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Happy birthday, America

Why today - Constitution Day - is the real birth date of the nation.

Today, Constitution Day, celebrates the signing of the Constitution here in Philadelphia in 1787. It is the most important date in U.S. history and the nation's true birthday - more significant even than July 4, 1776.

So let's wish our nation a very happy 222d birthday. Isn't it always nice when you can shave 11 years off your age?

My guess is that many Americans, taught to recognize the Fourth of July as the nation's birthday, might want to go to war over my contention that today is our nation's real birthday. And some may argue for two other hallowed dates in American history: Sept. 3, 1783, when the Treaty of Paris ended the Revolutionary War; and April 30, 1789, when George Washington was first inaugurated.

So, OK, it's a free country. Let's examine the facts and decide how old the nation is today - 233, 226, 222, or 220.

As to the Fourth of July, not to be disrespectful of a brave, important, and eloquent document, but the Declaration of Independence is mainly a list of complaints about Great Britain and King George III. Little if anything in the document outlined the form of government we planned to employ.

Ask most people for their wedding date, and they will name it easily. Ask for their engagement date, and in most cases you will get blank looks. Why? Because the engagement announces an intent. More significant is the fulfillment of that intent - the wedding.

Applying that logic to American history, we announced to the world that we intended to become independent on July 4, 1776. But on Sept. 3, 1783, the Treaty of Paris formally acknowledged our independence. So, Sept. 3, 1783, is the wedding date to the Fourth of July's engagement date.

But is it our birthday? The Treaty of Paris signified an amazing victory over arguably the strongest nation in the world. However, virtually all the energies of the colonies had been dedicated to winning the war, not how to govern themselves once they won it. The words united states were used in the declaration, but so were the words united colonies.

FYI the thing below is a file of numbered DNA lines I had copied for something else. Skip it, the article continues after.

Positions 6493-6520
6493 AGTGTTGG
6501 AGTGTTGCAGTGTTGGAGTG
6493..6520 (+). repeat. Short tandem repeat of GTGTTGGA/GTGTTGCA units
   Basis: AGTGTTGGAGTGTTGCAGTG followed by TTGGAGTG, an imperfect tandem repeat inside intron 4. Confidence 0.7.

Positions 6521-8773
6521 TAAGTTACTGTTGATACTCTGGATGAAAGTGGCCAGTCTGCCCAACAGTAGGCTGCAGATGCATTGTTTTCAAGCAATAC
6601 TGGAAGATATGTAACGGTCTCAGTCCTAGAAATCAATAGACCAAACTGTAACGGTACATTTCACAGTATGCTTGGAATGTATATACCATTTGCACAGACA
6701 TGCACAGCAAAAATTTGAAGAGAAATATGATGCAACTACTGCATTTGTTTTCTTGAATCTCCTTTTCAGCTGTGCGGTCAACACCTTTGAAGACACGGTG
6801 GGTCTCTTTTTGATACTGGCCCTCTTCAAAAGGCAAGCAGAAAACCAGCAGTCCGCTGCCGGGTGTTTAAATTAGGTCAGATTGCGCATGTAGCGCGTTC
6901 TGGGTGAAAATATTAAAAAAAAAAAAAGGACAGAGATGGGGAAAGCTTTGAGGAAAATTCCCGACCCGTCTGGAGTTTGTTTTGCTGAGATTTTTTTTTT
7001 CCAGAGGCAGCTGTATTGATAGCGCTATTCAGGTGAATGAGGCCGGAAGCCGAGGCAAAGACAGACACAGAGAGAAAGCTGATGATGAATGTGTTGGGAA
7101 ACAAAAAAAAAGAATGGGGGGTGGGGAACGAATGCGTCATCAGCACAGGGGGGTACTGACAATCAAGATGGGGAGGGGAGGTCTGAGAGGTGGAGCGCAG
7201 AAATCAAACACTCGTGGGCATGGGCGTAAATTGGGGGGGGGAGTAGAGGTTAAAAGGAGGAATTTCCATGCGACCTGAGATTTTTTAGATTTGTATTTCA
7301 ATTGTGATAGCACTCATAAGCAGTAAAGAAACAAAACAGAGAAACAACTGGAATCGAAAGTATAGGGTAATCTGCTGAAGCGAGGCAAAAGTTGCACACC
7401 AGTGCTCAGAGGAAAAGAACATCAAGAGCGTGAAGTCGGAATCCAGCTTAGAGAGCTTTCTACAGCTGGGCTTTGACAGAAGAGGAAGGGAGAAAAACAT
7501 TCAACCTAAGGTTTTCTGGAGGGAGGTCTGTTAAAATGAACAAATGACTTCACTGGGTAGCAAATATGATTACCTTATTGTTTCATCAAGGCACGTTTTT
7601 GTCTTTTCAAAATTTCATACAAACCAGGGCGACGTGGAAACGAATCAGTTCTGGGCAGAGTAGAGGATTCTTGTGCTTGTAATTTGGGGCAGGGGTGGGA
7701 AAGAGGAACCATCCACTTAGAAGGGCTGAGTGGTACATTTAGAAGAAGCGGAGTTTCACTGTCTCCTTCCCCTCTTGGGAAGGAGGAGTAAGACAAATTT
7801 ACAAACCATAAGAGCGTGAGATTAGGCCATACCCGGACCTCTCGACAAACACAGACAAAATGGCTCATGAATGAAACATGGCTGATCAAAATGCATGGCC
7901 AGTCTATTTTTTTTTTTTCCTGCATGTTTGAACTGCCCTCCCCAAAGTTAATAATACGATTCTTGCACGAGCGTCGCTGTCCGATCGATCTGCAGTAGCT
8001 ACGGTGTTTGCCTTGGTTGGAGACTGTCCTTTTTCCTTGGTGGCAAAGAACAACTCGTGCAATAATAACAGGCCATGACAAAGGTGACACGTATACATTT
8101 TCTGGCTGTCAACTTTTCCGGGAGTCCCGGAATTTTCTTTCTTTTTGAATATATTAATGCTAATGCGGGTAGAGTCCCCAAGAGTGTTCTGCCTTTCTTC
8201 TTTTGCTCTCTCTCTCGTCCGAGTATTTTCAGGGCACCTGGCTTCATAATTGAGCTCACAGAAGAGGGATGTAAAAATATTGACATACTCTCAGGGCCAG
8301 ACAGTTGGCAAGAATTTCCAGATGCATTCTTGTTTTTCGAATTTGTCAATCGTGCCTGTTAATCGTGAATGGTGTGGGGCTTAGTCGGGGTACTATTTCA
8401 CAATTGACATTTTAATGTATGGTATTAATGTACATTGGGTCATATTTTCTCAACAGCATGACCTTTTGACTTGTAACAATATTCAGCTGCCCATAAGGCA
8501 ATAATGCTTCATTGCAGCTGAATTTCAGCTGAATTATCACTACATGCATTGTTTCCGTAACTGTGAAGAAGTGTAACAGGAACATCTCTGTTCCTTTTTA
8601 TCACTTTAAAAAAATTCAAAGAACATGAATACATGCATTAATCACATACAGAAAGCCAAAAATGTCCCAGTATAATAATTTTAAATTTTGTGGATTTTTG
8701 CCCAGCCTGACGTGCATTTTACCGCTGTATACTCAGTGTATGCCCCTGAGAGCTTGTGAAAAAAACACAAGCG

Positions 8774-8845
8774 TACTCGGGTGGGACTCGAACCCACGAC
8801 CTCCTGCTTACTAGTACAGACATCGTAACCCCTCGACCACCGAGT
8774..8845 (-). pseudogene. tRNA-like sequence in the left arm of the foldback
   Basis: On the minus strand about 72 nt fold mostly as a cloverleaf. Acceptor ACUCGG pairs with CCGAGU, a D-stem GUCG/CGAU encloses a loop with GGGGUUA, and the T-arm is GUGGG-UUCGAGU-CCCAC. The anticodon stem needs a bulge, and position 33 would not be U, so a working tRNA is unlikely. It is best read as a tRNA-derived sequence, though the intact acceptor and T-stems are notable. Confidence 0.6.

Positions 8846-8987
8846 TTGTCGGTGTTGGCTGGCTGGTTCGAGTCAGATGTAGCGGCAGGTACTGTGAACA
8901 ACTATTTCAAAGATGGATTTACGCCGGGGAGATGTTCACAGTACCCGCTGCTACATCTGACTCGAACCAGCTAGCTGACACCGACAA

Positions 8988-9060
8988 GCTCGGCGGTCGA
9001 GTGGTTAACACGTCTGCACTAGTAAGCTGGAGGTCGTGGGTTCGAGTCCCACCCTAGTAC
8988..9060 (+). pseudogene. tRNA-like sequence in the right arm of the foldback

After the war, the states adopted the Articles of Confederation as their system of governance. But the 13 states could have been more accurately described as 13 nations. Each had its own currency, laws, taxation system, and trade agreements. Several even had their own navies. The articles were not up to the task of unifying the young nation.

It was not until almost six years after the Treaty of Paris, on a balcony of Federal Hall overlooking Wall Street in New York City, that Washington swore allegiance to the Constitution as our first president, and the great democratic saga began. So, surely, April 30, 1789, also demands consideration as our nation's most important date - even as its birthday.

But, again, consider Sept. 17, 1787. The United States of America has one of the oldest and most stable democratic governments in the world today. Why? Look to the Constitution.

The Constitution is America as we know it today. And the day the brilliant, forward-looking document was signed deserves the honor of being recognized as the date of our nation's birth.

So happy birthday, America. You are 222 years old and, thanks to our Constitution, looking as strong as ever.